Bedfordshire Police campaign seeks to clear up confusion around e-scooters

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As the rise in popularity of electric or e-scooters continues, Bedfordshire Police is flagging up the laws regarding their use.

During this month’s vulnerable road user campaign (9 – 22 November), police officers will take the opportunity to educate the public about the appropriate use of the vehicles.

E-scooters are only legal to ride on private land with the landowner’s permission or as part of a government trial.

Officers in Bedfordshire will remind people that riding an e-scooter in public when it is not part of an authorised trial is against the law and can result in penalty points, a fine and the vehicle being seized.

It is also illegal to ride a Segway, Go-Ped or powered unicycle on public roads, cycle lanes and pathways as they are not considered roadworthy vehicles.

Chief Inspector Rebecca Rowley-Smith from the Roads Policing Unit for Bedfordshire, Cambridgeshire and Hertfordshire, said, “With trials of rented e-scooters taking place around the country, some people are purchasing their own in the mistaken belief they can legally use them on public paths and roads.

“This is not the case and we are finding that otherwise law-abiding citizens are inadvertently breaking the law in this way.

“Some parents are giving them to children to travel to school. It is important to highlight that many e-scooters have a maximum speed of 15.5mph and some are able to exceed this, which can be dangerous for the rider and pedestrians if they are involved in a collision.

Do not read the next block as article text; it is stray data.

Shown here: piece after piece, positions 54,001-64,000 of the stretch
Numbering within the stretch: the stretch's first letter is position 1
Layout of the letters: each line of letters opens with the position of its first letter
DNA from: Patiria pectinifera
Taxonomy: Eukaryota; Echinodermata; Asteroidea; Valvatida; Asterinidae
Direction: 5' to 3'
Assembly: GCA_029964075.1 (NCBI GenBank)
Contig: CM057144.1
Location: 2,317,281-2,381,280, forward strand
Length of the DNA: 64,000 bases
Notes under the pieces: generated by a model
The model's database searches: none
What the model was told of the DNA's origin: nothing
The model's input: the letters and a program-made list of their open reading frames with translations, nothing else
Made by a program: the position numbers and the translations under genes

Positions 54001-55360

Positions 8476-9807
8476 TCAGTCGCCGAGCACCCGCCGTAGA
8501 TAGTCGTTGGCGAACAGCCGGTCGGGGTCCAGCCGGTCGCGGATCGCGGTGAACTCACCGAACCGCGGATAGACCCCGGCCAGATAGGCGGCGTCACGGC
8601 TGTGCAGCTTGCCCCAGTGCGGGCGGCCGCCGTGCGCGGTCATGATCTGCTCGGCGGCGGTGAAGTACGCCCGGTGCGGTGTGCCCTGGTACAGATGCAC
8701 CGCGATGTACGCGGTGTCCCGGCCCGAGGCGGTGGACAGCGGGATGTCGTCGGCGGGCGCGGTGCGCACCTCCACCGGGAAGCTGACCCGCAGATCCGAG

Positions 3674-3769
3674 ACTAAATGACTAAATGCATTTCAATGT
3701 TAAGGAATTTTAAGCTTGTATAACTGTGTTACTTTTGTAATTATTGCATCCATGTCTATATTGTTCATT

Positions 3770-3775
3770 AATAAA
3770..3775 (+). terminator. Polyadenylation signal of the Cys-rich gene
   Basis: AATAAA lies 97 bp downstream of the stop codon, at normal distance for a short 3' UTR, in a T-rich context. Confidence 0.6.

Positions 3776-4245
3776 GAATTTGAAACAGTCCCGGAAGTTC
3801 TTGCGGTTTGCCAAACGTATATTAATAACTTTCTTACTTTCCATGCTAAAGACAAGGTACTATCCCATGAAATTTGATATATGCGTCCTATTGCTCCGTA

“Our focus is engaging with members of the community and making them aware of the law regarding e-scooters. Offenders who knowingly and persistently break the law will be dealt with appropriately.”

Inspector Louise Bates from Bedfordshire Police’s local community policing team said, “E-scooters have become hugely popular within our communities, but it’s important that people know the law surrounding them before purchasing or using one.

“It is illegal to ride an e-scooter in public if it’s not part of an authorised trial and can be very dangerous due to the speeds it can reach.

“We know that there is a lot of confusion surrounding the use of e-scooters so our officers will be going out to engage and educate our communities on this to keep our road users safe.”

For more information on using publicly owned e-scooters please read the Government legislation. Guidance on rented e-scooters used as part of a government trial is available here.

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